Lonely Planet Writer

How visitors to British Virgin Islands can get involved with replanting after Hurricane Irma

It took just a few hours for the lush greens, towering coconut trees and vibrant hues of hibiscus flowers to be wiped away from the British Virgin Islands landscape. Category 5 Hurricane Irma made a direct hit to the island bringing with it wind gusts of 240 mph. 85% of all structures in the country suffered some sort of damage.

British Virgin Islands. Image by Artifacts Images/Getty Images

‘The week after the storm, everything that was once green turned brown,’ said Director of Tourism in the British Virgin Islands, Sharon Flax Brutus. ‘You woke up on the morning of September 6 and eight hours later, our landscape and our lives were changed.’ While other parts of the government focus on rebuilding homes and other structures, the Seeds of Love program is working towards bringing beauty back the British Virgin Islands.

The Seeds of Love Program encourages the youth of the British Virgin Islands to take part in helping restore the country’s natural beauty. Image by BVI Tourism Board of Tourism

Working alongside the Department of Agriculture and National Parks Trust, Seeds of Love wants to replant the country’s indigenous plants and vegetation. The program got a quick show of support from neighboring St. Vincent and the Grenadines which donated 3000 fruit trees. ‘I think it speaks to the nature of Caribbean people in general,’ Brutus said. ‘We are always friendly, but since the storms, we’ve really seen across the region, an outpouring of love and support for each other.’ Puerto Rico was among the first countries to send aid to the British Virgin Islands, a gesture that hasn’t been forgotten. ‘It was so heartbreaking (after Maria hit them),” Brutus said. “We weren’t in the position to help Puerto Rico after the second storm hit.’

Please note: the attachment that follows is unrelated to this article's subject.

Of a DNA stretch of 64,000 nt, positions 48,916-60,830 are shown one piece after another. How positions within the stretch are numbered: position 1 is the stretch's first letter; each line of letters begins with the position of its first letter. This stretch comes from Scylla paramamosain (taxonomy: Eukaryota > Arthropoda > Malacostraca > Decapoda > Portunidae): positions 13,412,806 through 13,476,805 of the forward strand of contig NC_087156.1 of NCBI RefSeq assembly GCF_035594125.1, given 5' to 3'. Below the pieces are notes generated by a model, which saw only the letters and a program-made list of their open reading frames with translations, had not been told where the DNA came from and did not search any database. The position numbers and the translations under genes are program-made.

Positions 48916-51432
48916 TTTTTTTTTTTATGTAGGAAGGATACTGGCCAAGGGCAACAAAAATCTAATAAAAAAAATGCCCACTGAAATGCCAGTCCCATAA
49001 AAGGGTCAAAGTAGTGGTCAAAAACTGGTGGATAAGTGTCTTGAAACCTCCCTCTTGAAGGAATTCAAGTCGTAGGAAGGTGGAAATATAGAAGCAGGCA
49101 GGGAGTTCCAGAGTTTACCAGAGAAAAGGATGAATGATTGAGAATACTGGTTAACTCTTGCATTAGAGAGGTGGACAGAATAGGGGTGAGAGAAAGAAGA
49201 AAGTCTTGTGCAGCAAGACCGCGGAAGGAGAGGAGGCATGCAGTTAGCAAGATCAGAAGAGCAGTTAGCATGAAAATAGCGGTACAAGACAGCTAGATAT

Seeds of Love has had two shipments of plants and are anticipating another shipment in the coming weeks. Donations can be made through Pledgeling, with the funds going towards purchasing coconut palms, white cedars and mangrove seedlings. Donors have the option to receive a Seeds of Love packet that will provide the exact coordinates of the newly-planted tree. But a new system could be on the way. ‘I have a team who is (also) looking into geotagging and how we can make it a personal experience for people,’ Brutus said. ‘That’s also what the British Virgin Islands is about, creating memories and personal experiences for our guests.’

The Seeds of Love Program uses the donations to bring coconut seedlings to local properties and restaurants. Image by BVI Tourism Board of Tourism

British Virgin Island residents, including its youth, have headed up the planting process throughout the island. ‘They are actually trying to protect their future and our island,’ said Brutus about the participation of youngsters. ‘I think education comes in many forms. … It’s important not only for our adults to do the planting, but (for) kids to do the planting (so they) understand why they are planting. For me, it’s rewarding to see the kids want to take part in the program.”

Visitors to the island interested in taking part in planting can reach out their respective hotels or villas. The Seeds of Love program not only focuses on planting seedlings, but also teaching residents how to nurture the plants. There are care instructions on the organization’s website and ideas of educational programs in the future.

‘Sometimes nature needs a helping hand and Seeds of Love helps us do that,’ Brutus said. ‘Our environment is very important. … It’s a way of giving back to the British Virgin Islands in a very tangible and meaningful way. Once the trees are planted and it stops soil erosion, the British Virgin Islands (will be) beautiful again.’